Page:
It also gives credit to those teenagers whose journey of development has been impaired by adverse childhood experiences.

Final word…

As those committed to the rights of troubled children and young people, we want to do everything we can to ensure they have the best chance of success.

Language may be a little thing. But employing terms that are both helpful and accurate can have a big impact on those not quite as patient and empathic as us!

Get the audio versions of my newer blog posts on Jonny 24/7 – here…

What do you think?…

Do you agree that using the terms”child” or “children” can help further the rights of troubled kids?

Please let me know your thoughts…   Leave a comment below or click here.

Related previous posts:

– Why we need to get back to “child protection…

– Child first, offender second…

– It’s not about the offending – a new approach to youth justice…

– How to teach empathy to troubled teens – No.1 

– How to teach empathy to troubled teens – No. 2

– Crime & punishment 3 – “Give a Damn!”

– Crime & punishment 2 – Cause & Effect…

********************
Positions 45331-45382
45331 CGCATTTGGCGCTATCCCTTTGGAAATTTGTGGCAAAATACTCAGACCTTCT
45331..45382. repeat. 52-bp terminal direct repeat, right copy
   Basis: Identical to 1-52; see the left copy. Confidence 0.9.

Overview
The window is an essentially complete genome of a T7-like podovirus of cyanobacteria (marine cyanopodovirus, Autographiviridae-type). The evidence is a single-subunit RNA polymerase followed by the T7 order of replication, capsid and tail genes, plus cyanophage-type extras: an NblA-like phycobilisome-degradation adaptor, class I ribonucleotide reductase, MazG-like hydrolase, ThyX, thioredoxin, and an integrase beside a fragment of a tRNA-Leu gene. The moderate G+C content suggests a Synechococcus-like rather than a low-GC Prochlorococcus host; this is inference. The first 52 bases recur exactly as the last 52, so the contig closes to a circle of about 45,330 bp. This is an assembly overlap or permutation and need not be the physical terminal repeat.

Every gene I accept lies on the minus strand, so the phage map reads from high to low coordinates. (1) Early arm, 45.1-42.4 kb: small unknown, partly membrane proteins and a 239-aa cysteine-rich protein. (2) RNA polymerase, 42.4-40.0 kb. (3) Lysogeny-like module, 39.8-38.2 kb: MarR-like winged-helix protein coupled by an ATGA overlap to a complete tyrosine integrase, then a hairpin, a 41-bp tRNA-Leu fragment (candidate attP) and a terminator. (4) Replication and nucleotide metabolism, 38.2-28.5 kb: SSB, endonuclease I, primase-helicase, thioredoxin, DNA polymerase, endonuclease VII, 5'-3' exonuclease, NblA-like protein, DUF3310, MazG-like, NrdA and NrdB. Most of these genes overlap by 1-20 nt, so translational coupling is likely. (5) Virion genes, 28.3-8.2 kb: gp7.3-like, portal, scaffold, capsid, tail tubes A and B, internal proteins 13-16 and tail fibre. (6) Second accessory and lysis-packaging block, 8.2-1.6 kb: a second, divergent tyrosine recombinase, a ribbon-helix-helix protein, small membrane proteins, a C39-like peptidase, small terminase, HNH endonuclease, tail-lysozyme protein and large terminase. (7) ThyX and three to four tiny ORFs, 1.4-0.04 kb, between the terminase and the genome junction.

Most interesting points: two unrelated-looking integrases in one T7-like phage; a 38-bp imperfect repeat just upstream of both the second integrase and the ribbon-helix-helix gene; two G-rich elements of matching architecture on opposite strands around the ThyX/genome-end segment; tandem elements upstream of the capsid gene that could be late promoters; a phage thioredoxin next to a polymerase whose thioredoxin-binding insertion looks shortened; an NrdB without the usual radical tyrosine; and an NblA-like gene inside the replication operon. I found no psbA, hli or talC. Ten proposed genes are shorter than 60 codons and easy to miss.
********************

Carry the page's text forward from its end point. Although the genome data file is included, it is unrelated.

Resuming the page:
– Crime & punishment 1 – Why punishment isn’t enough…

– Troubled youth: re-writing the ending…

More info…

– Adverse childhood experiences – great research from Public Health Wales…

– Latest Youth Justice statistics from the Youth Justice Board

Never miss another blog post – click here, it’s easy and it’s free…

Pass it on…

You can subscribe to this website by clicking here. I normally send out just one blog post a week. Your information is safe and you can unsubscribe anytime very easily.

You can also “Like” this site on Facebook and “Follow” on Twitter, Google+ or Pinterest or connect with me on LinkedIn.

© Jonny Matthew 2017

Disclosure of material connection: The above books link is an “affiliate link.” This means that if you click the link and purchase the item, I will receive an affiliate commission. Regardless, I only recommend products or services I use personally and believe will add value to my readers.